[Prosthetic Records, 2019]
Intro: Dimitris Kaltsas
Translation: Alexandros Mantas
10 / 07 / 2019
Gazing at the cover of Birth of the Marvellous by Sermon, the contrast between spiritualism and mysticism arises as a justifiable dilemma. The bilateral symmetry and the detailed design of the dim two-colored cover art add to the mystery which is not confined to them. The members of the brand-new band maintain their anonymity after the release of their debut album and truth is that this makes the whole thing even more interesting.
Yet, the music is here the only means to decode the mystery that goes under the name of Sermon and unraveling the mystery in this department was a much easier task compared to the rest of the above.
The perfect pattern that makes little sense
Sermon is a typical example of a band which debuts to the contemporary progressive metal / rock firmament. Their music is crafted to strike a chord with a large part of the audience of this particular sound. But is it enough to render Birth of the Marvellous a worth-mentioning musical proposition?
The truth is that the Londoners have a clear plan and vision and it is obvious that they have put in a lot of effort to sound so focused in what they do. Their performance and the production are illustrative examples of their professionalism and indicative to the endless hours of their labour. But we should go back to the initial question about the criteria that render an album as a work of art.
Right from the first note it becomes clear that the main goal of Sermon is to approach an audience that relishes the music of Tool, Katatonia, Opeth and generally the alternative side of the progressive metal spectrum. They distribute their influences into their compositions in such perfect analogies that have the listener asking themselves if there is a trace of spontaneity in the music they listen to. From the ritualistic two-a-penny cover to the patented development of the compositions to the calculated outbreaks, everything is carefully planned.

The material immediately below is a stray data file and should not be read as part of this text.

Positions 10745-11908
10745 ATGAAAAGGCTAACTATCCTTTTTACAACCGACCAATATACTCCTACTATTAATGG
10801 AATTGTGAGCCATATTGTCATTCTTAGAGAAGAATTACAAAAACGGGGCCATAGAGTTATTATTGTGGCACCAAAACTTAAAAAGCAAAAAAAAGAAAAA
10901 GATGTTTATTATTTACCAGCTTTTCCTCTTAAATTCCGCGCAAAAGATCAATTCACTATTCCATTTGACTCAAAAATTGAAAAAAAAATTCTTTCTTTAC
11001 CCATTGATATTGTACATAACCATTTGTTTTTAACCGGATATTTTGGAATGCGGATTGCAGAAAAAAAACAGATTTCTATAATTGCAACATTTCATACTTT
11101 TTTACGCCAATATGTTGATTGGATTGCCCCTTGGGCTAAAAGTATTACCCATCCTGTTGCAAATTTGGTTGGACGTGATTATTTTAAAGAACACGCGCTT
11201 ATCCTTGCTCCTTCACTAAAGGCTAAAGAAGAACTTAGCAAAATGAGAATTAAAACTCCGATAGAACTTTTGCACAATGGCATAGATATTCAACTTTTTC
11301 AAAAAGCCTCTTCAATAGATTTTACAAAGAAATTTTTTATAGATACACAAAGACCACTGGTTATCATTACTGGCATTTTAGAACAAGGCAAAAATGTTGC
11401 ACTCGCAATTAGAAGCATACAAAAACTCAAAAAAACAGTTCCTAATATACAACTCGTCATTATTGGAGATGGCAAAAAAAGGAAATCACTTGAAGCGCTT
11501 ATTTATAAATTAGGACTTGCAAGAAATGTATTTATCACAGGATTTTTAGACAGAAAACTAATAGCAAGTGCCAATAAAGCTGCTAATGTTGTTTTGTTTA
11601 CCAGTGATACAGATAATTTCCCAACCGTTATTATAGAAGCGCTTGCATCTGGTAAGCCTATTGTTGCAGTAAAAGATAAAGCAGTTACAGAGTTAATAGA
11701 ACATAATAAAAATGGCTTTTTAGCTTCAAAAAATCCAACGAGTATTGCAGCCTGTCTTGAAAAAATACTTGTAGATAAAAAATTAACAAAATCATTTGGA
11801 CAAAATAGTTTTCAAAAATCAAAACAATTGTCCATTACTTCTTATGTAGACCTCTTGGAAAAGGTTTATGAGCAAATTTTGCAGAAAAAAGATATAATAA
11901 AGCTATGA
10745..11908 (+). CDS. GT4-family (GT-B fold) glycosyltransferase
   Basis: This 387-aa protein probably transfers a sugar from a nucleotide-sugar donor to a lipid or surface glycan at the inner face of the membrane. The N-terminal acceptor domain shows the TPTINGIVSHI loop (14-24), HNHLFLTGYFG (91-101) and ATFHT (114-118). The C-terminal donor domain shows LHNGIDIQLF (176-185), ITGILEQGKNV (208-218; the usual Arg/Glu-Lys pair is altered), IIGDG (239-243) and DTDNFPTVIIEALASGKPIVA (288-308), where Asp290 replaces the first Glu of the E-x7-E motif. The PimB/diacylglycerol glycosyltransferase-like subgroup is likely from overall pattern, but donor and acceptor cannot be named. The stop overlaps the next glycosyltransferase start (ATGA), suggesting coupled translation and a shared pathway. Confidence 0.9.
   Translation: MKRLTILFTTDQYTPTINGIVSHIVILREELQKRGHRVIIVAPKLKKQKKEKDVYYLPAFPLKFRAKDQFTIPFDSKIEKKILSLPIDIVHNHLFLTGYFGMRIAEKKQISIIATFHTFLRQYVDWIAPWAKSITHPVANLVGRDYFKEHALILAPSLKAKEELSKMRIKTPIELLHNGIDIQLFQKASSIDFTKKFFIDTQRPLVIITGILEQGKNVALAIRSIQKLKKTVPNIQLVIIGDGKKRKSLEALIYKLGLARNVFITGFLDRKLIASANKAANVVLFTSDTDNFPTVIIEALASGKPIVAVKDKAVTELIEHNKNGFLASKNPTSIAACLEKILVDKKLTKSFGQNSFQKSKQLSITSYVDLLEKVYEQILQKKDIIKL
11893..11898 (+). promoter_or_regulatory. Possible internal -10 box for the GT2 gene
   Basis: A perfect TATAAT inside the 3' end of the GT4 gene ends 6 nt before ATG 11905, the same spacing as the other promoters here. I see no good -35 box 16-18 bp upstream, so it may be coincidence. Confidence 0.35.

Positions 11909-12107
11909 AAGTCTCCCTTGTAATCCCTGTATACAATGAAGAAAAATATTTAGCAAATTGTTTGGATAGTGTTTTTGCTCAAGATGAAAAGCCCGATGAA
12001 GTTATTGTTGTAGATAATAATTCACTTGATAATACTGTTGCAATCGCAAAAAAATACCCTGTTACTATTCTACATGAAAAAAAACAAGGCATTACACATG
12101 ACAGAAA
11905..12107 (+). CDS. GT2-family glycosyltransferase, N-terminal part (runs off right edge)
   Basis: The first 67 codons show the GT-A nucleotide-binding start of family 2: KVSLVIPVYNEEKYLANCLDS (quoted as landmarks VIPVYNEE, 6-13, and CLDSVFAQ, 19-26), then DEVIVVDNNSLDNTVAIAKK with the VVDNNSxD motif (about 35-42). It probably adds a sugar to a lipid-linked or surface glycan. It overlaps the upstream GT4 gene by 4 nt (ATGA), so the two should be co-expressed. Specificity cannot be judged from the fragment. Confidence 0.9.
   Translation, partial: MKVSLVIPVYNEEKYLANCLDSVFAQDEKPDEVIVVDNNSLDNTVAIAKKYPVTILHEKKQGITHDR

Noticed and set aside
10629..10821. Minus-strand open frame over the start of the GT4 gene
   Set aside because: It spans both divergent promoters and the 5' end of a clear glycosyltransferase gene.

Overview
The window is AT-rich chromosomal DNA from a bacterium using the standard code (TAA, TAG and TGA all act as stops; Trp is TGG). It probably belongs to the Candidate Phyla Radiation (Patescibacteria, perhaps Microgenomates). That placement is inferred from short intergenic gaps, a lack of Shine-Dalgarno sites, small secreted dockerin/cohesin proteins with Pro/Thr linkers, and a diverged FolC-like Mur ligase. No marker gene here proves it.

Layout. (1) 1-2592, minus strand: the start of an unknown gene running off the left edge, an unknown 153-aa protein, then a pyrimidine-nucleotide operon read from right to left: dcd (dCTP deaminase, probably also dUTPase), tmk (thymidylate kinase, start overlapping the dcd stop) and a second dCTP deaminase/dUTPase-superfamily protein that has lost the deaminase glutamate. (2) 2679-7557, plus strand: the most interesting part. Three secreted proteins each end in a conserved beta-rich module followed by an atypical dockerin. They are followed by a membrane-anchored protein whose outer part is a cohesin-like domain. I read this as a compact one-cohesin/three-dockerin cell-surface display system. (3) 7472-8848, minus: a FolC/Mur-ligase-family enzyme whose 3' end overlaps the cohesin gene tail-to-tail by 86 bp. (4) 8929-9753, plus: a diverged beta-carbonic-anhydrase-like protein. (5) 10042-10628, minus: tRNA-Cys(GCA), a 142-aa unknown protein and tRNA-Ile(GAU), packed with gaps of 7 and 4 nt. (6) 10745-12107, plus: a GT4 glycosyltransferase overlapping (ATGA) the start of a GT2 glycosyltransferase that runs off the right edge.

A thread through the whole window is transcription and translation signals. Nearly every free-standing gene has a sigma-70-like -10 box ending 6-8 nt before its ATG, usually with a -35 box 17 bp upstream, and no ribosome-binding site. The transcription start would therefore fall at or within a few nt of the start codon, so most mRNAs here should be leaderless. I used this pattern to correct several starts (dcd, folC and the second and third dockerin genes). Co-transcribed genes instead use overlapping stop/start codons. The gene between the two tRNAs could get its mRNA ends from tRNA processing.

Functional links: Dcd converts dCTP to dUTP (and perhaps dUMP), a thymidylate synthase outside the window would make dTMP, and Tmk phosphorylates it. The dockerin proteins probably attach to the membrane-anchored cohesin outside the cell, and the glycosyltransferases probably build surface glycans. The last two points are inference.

Even so, it could be an interesting result if the compositions were worthy. Unfortunately, inspiration comes out only scarcely out of the grooves and we get a feeling of constant build-up that gets us nowhere. Therefore, we are reduced to name the bands we listen through Sermon (a bit of Tool here, a bit of Porcupine Tree there and so on…) and marvel their undoubtedly high aesthetic criterion. But no matter how we should reward high aesthetic, when it doesn’t come with essence then its reason for existence vanishes.
In Birth of the Marvellous we encounter all of the pathogeneses that are not confined to the modern progressive metal, but in contemporary music as a whole. I don’t know if Sermon will make it in their next move to come up with inspiration too, since they have already found the perfect formula. The only certainty is that up until then there are numerous releases which are much more essential to check out.
6 / 10
Katatonia’s idea to blend their ambient sound with progressive metal is unsuccessful quite a long time now, mostly because they have failed to come up with really interesting compositions. On the contrary, Sermon who are pretty much in the same area fared much better in their first album. Birth of the Marvellous is tight, it possesses a unified aesthetic and its concept is a sophisticated one. Despite that the guitars don’t win over their listener with their technique, the ideas that the group unfolds are smart and they are supported by a very good production. Of course none of the individual elements is as good as in Soen’s new album but as debut albums go they did an admirable work, in my view. By intermixing elements from Porcupine Tree, Opeth and Schammasch they weave a solid plexus in the album’s dark style, a fact that does its bit to help with the flow of the record. The listener won’t get bored, nor will be thrilled by a composition because they lack their own style.
6.5 / 10